Prologue (1931) The last time Edward Alter saw his father, he was at the speakeasy. James had abandoned his family and disappeared down the Hudson River years ago. Now he had finally returned, and Edward was not going to let him skip out on them again.
Edward was sixteen, too young to remember when the speakeasy had been a humble Methodist church on the side of the road to Corbin-on-Hudson. What he did remember was getting sent to fetch his father from the bar: a room full of rough, sloppy men drinking bootleg whiskey supplied by the Coxsackie Syndicate. As a child, Edward would pull on his father’s wrist and beg him to come home, until James hoisted him onto his lap to shut him up. Once there, Edward was content to sit and watch his father’s thick, dirty hands tap out aimless rhythms against the bar. His fingers were always moving, if not across the wood surface then around the cloudy glass of his whiskey, to his face, and back. He would hear his father talking over his head to whatever poor soul sat on the stool next to him that day.
“So I told him, what are you gonna do about it? Are you some kind of cop? And the guy looks straight at me, pulls out his badge, and goes ‘Yeah!’” They both laughed, James Alter the hardest, his nose whistling in Edward’s ear. Eventually the bartender, uncomfortable with having a child in such an inappropriate setting, would ask “Shouldn’t you go home, James?”
James always disagreed, and every few minutes the bartender would repeat himself. “Don’t you think it’s time you went home?” until James finally slammed down his glass and snapped “I’ll go home when I’m damn well ready!”
Edward pulled open the cellar doors and descended the stairs. He’d grown since he’d last been to the speakeasy, and for the first time he had to duck his head under the crossbeams.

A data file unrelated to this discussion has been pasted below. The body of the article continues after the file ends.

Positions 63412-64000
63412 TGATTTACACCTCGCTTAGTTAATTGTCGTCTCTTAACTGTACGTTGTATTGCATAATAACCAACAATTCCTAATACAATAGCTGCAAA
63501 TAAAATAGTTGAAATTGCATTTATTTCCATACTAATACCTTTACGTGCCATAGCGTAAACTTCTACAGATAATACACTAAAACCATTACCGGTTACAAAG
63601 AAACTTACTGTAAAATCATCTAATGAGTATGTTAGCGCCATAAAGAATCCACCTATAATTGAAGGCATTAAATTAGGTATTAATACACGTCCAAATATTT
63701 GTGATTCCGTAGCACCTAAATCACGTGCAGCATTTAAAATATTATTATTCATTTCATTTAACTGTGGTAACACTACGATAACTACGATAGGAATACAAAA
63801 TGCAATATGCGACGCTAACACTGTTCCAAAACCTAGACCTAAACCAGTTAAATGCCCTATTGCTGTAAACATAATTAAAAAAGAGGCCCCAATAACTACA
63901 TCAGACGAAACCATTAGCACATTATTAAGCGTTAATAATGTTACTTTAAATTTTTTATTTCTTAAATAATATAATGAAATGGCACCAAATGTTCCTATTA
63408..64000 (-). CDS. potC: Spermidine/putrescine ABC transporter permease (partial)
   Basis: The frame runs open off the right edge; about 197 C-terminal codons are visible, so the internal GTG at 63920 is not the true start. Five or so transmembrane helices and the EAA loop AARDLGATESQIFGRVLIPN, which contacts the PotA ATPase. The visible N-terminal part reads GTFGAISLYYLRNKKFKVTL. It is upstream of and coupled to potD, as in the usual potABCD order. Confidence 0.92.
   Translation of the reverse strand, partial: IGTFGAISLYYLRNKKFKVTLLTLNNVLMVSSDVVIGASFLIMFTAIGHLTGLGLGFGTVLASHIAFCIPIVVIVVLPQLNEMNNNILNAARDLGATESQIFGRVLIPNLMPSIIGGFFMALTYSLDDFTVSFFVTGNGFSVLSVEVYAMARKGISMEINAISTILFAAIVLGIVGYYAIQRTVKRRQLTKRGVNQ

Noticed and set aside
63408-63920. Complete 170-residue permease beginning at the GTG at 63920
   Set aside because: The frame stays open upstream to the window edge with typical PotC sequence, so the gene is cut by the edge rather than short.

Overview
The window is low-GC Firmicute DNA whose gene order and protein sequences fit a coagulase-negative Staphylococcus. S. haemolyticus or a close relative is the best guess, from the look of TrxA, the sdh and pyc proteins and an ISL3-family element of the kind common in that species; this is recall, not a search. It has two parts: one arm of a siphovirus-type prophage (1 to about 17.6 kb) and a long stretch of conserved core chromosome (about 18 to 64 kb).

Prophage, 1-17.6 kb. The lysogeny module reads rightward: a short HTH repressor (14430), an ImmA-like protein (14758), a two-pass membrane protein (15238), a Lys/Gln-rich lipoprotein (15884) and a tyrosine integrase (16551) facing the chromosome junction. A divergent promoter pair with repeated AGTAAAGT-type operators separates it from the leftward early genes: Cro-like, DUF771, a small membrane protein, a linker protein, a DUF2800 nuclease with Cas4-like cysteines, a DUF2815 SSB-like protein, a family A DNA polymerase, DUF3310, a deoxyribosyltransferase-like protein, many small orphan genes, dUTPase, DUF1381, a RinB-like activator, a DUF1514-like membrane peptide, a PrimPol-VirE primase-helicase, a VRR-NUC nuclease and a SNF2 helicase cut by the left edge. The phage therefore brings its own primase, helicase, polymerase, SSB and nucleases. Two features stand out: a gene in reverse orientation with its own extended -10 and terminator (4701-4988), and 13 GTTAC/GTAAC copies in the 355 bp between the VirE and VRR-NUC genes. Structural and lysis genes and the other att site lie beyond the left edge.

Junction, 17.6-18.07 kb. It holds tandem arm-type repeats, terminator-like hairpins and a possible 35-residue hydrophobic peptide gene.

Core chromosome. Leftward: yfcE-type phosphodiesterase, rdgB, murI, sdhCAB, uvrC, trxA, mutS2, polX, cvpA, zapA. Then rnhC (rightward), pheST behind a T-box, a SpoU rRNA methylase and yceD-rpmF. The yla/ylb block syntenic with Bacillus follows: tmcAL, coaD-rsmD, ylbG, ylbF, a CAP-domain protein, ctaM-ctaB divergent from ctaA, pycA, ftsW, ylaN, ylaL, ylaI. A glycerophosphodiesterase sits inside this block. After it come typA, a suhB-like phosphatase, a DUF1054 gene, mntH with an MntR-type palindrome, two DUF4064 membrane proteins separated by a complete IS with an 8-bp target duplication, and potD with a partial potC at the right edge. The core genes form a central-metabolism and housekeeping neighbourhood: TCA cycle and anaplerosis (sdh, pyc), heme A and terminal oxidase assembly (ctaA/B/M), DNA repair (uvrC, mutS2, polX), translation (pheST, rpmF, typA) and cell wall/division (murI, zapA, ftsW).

The basement used to be the rectory. The ceiling was low, and all the architecture was done in dark, somber wood. There were fading outlines where the new owners had ripped the crucifixes off the walls. A half-dozen customers were scattered around the tables, the kind of men who drank without purpose.
James Alter had been on his way out of town, to the train station, where the money he’d stolen could have taken him all the way to Tupelo with room to spare. Instead he stopped by his favorite bar for one last drink. That drink became two, then three, then a round for everyone in the joint, and by the time Edward stood in the stairwell, James was already floating in booze up to the backs of his eyeballs.
“It’s a sonofabitch world, and don’t you forget it!”
Edward watched his father salute the bartender with his glass raised high, and take a mighty swig. No matter how often his mother insisted that they were better off without that worthless drunk, Edward still dreamed of his father coming back. Then at midnight he’d heard the pebbles plink against his basement window, and for a brief moment, his dream had come true.
“How could you?” Edward wanted to say. But the real question was how could he have believed him? Saying that he would change, after all these years. Saying Edward was all he had. On his way to the speakeasy, Edward had been angry. Now his anger gave way to a hot embarrassment. What a naïve child he’d been. He hid in the shadows of the stairwell, watching his father drink, wondering if he should confront his father at the bar or if he should just leave. Edward arrived at the speakeasy only a minute before the bootleggers. They shoved him out of the way as they barged down the stairs.
“That one,” the leader pointed at Edward’s father.